Mayo Clinic researchers recently learned that patients who are taking antifibrotic drugs for idiopathic pulmonary fibrosis (IPF) have a better chance of survival after a respiratory-related hospitalization compared to patients not receiving these medications. The study, which was supported by Three Lakes Foundation, was published recently in BMC Pulmonary Medicine.
“To our knowledge, this is the first use of real-world data to evaluate the impact of antifibrotics on hospitalization outcomes,” says Andrew Limper, M.D., a pulmonary and critical care physician at Mayo Clinic, and the study's senior author. “Our findings are unique in that we tracked patients — with and without antifibrotics — after a hospitalization event, demonstrating the role antifibrotics have in improving survival for up to two years of therapy as well as in decreasing the number of hospitalizations.”
Dr. Limper and his research team used the OptumLabs Data Warehouse to create a matched cohort of patients with idiopathic pulmonary fibrosis treated and untreated with an antifibrotic who underwent respiratory-related hospitalization between Jan. 1, 2015, and Dec. 31, 2018. They examined mortality rates at 30 days and at the end of a follow-up period of up to two years. The investigators also looked at outcomes for patients who received treatment in the ICU, and for those who received invasive or non-invasive mechanical ventilation during their initial hospitalization. OptumLabs Data Warehouse is a longitudinal, real-world data asset with de-identified administrative claims and electronic health record data.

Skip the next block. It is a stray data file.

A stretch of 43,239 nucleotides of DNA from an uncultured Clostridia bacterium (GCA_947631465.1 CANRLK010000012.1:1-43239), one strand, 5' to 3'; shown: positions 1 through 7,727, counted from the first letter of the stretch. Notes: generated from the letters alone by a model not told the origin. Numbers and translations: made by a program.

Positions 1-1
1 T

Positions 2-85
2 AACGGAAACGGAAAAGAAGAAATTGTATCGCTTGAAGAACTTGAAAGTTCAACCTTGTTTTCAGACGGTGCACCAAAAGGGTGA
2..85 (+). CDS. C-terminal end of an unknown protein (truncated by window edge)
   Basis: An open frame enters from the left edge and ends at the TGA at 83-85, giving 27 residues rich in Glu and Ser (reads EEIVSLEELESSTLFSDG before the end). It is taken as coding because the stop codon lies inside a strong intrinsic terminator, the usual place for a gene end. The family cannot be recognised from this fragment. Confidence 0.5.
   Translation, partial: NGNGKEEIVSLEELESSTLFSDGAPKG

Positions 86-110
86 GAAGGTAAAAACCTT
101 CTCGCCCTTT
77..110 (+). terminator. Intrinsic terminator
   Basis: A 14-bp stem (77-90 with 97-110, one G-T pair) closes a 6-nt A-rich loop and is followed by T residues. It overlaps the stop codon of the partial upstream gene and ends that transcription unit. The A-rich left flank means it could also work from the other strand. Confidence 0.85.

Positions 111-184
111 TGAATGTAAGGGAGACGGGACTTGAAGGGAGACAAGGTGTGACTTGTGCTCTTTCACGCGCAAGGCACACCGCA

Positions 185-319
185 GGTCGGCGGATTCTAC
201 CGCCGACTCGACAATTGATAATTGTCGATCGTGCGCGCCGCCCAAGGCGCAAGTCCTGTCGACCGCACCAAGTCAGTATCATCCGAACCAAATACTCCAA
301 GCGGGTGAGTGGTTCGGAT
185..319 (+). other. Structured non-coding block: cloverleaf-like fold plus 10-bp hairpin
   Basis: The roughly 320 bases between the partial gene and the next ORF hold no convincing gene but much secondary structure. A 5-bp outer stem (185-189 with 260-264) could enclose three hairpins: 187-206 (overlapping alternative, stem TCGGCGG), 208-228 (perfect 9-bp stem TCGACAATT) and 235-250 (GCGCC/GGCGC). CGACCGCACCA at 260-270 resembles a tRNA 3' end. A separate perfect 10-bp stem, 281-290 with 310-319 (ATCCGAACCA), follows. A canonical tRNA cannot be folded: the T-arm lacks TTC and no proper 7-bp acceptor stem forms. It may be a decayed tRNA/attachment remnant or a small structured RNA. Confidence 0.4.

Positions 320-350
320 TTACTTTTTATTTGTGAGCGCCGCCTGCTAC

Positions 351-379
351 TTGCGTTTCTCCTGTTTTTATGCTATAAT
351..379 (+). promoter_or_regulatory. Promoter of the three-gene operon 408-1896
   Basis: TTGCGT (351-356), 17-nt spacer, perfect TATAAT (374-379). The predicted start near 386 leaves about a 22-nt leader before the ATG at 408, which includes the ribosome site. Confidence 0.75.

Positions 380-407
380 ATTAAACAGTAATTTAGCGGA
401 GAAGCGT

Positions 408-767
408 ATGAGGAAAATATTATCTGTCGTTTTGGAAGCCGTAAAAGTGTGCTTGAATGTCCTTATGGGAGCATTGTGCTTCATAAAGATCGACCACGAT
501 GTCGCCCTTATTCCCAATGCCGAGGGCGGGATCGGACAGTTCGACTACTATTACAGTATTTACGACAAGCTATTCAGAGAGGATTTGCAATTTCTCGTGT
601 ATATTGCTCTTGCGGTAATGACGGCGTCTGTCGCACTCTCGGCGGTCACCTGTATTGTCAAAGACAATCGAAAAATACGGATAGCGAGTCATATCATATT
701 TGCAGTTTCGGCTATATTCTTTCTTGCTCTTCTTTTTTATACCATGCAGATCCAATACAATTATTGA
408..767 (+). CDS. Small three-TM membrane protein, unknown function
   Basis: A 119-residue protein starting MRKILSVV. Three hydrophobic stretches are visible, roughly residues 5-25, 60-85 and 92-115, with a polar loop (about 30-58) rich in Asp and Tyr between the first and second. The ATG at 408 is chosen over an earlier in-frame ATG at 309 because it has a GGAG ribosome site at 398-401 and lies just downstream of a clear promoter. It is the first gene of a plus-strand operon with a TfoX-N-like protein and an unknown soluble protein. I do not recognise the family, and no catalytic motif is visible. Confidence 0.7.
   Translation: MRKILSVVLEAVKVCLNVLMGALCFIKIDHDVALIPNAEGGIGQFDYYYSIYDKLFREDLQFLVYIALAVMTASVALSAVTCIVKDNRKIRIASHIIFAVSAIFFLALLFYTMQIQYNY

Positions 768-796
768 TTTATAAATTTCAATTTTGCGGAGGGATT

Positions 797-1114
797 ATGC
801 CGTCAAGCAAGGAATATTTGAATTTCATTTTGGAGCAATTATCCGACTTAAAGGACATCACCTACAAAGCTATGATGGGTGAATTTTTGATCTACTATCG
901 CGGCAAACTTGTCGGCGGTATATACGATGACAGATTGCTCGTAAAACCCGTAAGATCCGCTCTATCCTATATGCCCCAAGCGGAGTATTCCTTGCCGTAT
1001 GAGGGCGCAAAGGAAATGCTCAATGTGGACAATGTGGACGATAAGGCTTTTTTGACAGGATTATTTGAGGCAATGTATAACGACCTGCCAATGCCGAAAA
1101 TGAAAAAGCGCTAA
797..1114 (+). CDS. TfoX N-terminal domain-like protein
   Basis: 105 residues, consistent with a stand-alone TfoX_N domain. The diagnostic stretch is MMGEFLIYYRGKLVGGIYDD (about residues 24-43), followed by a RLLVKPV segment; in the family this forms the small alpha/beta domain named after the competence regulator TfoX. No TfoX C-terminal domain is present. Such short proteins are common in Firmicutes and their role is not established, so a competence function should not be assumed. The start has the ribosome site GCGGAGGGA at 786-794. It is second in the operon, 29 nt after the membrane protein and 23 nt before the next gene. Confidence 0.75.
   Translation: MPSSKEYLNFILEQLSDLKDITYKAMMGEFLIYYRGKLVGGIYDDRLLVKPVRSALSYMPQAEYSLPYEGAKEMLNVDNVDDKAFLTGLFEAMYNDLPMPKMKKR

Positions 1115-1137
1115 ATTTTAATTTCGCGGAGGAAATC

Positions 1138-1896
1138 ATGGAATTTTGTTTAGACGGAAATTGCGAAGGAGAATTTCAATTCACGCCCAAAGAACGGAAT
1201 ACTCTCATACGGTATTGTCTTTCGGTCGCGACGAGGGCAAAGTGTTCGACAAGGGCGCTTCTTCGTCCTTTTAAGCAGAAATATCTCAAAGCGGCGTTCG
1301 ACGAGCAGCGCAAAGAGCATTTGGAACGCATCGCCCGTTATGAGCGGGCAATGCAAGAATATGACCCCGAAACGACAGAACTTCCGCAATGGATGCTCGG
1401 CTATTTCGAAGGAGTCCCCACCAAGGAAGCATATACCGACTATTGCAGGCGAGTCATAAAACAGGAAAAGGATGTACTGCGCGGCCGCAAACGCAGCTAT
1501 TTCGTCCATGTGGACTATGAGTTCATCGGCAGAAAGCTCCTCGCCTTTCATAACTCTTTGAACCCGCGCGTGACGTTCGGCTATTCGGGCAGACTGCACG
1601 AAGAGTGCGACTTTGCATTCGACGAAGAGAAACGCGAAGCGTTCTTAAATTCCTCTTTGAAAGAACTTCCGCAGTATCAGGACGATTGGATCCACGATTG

The full patient data set included 402 treated and 2,511 untreated patients with idiopathic pulmonary fibrosis. This provided the researchers with 402 propensity-matched pairs of treated and untreated patients. There were 274 pairs of patients in the group of patients who experienced an ICU hospitalization, 94 sets of whom had required mechanical ventilation.
The team observed that existing use of antifibrotic medications did not appear to affect whether or not a patient's initial hospitalization included a stay in the ICU or mechanical ventilation. Neither was there an effect on 30-day mortality. However, as patients were followed in their care, for up to two years, the team found that mortality was reduced in the treated cohort compared to the untreated cohort when followed up to two years (20.1% versus 47.8%).
In addition to the Three Lakes Foundation, this research was supported by the Mayo Clinic Robert D. and Patricia E. Kern Center for the Science of Health Care Delivery. OptumLabs is a collaborative center for research and innovation, co-founded by Optum Inc. and Mayo Clinic, which focuses on improving patient care and patient value. The Mayo Clinic Kern Center for the Science of Health Care Delivery, which leads Mayo Clinic’s relationship with OptumLabs, has published a number of studies identifying areas for potential improvements in health care delivery and patient outcomes using the OptumLabs Data Warehouse.